Phil’s brother Glenn was working on a board in the far corner of the apartment. His small frame hunched over the board as he methodically worked over the freely applied patch. He was a carpenter and the photographer of the group. His eye for surf shots still astounds me to this day. He shook my hand quickly and went immediately back to work. Justin sat on the couch next to Kieran. His wire-rimmed glasses perched above greying curly black hair glistened in the dim light given off by the hanging ceiling fan. He was a social studies teacher and lived across the street. He shared a one-room apartment with his wife, son, and about 10 surfboards.
A blond guy named Kevin paced around the room drinking a beer and writing in a notebook. I soon discovered he notated and referenced every beer he had ever tried within that notebook. He was a graphic designer bouncing between jobs. Later we spoke about the value of concave shapes and the art of Alex Grey. All of these people interested me and presented such a cross section of East Coast personality and humanity that I just sat and listened for most of that night, existing in a time and place where judgements had no place — an Eden of irrefutable realness. In time, I established myself within the fabric of the group. We shared good times and bad, births and deaths, laughter and tears, secrets and problems, all the while connected by our love for the ocean and the art of surfing.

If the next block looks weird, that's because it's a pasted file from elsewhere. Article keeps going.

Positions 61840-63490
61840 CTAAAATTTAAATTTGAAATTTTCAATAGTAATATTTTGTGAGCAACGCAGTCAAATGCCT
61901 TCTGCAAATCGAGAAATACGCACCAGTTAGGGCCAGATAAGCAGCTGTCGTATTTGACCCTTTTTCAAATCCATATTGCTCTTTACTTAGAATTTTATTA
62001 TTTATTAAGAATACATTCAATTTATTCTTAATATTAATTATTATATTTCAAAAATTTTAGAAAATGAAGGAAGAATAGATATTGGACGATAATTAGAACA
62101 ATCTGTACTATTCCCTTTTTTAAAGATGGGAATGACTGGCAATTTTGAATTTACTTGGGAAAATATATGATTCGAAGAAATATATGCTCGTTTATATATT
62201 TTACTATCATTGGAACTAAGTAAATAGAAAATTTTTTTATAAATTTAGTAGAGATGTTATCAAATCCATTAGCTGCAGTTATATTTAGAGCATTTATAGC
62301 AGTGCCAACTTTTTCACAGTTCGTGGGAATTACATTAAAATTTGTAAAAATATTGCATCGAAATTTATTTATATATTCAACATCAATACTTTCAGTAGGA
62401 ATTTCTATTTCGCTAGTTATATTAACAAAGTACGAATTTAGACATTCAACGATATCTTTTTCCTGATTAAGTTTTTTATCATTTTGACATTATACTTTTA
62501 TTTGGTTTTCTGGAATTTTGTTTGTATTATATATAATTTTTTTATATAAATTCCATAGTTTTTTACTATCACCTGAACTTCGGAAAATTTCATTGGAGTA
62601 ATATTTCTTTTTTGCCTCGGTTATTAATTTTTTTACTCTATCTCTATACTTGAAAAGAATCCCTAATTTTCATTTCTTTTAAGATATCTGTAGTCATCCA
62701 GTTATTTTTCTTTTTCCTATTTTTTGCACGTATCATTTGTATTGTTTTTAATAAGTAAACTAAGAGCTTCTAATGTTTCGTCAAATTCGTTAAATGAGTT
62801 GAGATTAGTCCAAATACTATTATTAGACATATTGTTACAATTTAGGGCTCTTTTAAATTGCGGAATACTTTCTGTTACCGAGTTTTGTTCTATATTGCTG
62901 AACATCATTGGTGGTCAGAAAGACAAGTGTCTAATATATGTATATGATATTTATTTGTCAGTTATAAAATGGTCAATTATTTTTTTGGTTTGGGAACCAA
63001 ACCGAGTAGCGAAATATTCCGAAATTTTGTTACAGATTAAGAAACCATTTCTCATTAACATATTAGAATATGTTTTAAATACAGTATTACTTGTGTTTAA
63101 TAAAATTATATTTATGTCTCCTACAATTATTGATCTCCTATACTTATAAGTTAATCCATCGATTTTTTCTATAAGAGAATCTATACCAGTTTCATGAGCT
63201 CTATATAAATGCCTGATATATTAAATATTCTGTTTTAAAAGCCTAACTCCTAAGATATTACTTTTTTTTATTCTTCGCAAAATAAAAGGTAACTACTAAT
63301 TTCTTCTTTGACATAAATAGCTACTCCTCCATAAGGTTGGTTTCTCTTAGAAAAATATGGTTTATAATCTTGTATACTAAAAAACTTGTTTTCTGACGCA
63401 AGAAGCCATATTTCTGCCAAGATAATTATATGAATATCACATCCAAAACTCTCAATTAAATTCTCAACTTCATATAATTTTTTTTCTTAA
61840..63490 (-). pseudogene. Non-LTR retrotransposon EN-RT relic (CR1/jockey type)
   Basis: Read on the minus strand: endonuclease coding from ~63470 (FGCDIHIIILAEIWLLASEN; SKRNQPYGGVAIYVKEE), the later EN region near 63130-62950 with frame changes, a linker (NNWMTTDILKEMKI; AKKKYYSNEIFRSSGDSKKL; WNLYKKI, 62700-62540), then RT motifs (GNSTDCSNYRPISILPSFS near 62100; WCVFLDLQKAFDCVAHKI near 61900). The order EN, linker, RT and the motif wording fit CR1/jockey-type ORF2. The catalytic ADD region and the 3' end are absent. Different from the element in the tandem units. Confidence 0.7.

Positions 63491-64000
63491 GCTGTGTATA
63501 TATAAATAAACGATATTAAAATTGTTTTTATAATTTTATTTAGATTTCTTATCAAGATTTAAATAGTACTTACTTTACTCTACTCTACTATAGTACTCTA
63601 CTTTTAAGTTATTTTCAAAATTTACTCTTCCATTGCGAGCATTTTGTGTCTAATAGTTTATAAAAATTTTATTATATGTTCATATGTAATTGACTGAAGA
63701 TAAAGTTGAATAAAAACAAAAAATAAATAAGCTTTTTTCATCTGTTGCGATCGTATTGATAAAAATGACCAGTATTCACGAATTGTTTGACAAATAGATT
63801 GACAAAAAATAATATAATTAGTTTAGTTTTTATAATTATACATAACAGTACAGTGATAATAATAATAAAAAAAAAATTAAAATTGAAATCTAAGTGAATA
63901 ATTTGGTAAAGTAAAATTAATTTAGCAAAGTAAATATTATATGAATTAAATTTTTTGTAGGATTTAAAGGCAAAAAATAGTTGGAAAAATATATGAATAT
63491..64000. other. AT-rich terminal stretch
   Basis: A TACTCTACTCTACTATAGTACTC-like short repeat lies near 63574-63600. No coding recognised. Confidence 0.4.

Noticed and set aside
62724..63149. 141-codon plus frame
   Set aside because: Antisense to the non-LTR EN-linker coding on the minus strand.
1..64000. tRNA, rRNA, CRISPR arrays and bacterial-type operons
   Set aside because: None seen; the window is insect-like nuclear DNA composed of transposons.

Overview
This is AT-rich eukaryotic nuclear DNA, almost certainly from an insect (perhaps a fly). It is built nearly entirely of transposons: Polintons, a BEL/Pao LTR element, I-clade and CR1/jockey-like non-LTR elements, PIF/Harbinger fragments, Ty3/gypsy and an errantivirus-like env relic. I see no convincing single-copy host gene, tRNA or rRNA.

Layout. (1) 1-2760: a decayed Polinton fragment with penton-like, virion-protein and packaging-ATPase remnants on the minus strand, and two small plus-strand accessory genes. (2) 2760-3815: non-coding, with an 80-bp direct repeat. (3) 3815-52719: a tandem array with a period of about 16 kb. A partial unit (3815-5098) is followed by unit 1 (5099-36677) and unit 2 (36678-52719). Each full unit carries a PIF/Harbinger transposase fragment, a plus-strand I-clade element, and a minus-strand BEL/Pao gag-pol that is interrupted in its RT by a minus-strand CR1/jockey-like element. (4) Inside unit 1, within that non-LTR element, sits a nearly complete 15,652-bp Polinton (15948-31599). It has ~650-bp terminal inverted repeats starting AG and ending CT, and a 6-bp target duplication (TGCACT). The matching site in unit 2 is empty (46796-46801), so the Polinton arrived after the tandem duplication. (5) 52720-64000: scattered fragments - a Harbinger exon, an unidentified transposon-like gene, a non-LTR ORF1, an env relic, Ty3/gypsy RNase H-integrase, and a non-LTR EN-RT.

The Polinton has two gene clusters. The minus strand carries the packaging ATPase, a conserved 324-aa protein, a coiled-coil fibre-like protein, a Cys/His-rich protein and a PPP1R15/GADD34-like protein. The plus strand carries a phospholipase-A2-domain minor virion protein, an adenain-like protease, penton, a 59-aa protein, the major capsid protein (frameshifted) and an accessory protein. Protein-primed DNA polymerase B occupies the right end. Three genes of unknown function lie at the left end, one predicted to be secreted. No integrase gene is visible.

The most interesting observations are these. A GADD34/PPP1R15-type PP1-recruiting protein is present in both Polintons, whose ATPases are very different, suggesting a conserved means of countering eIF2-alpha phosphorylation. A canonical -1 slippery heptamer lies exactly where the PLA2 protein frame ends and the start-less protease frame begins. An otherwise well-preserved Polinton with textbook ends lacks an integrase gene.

Surf Club. Photo: Glenn Bachmann
When in the water, all else subsided and we existed on a simpler plane of consciousness — we moved together, cosmically connected brothers. We had no time for epic trips and time spent among “locals.” We strayed away from flat stories of wallowing away in a tropical party-themed atmosphere mixed in with some surfing. We had no time for a contrived understanding of how we should be living. This was the marrow. This was the epicenter, the pulse. Group mind existing among various characters all playing their own roles out within the world. Within this rundown studio apartment, we shared ourselves. Equals, peers, comrades. An amalgamation worthy of any alchemic mixture.
We were living the truth and it needed to be told.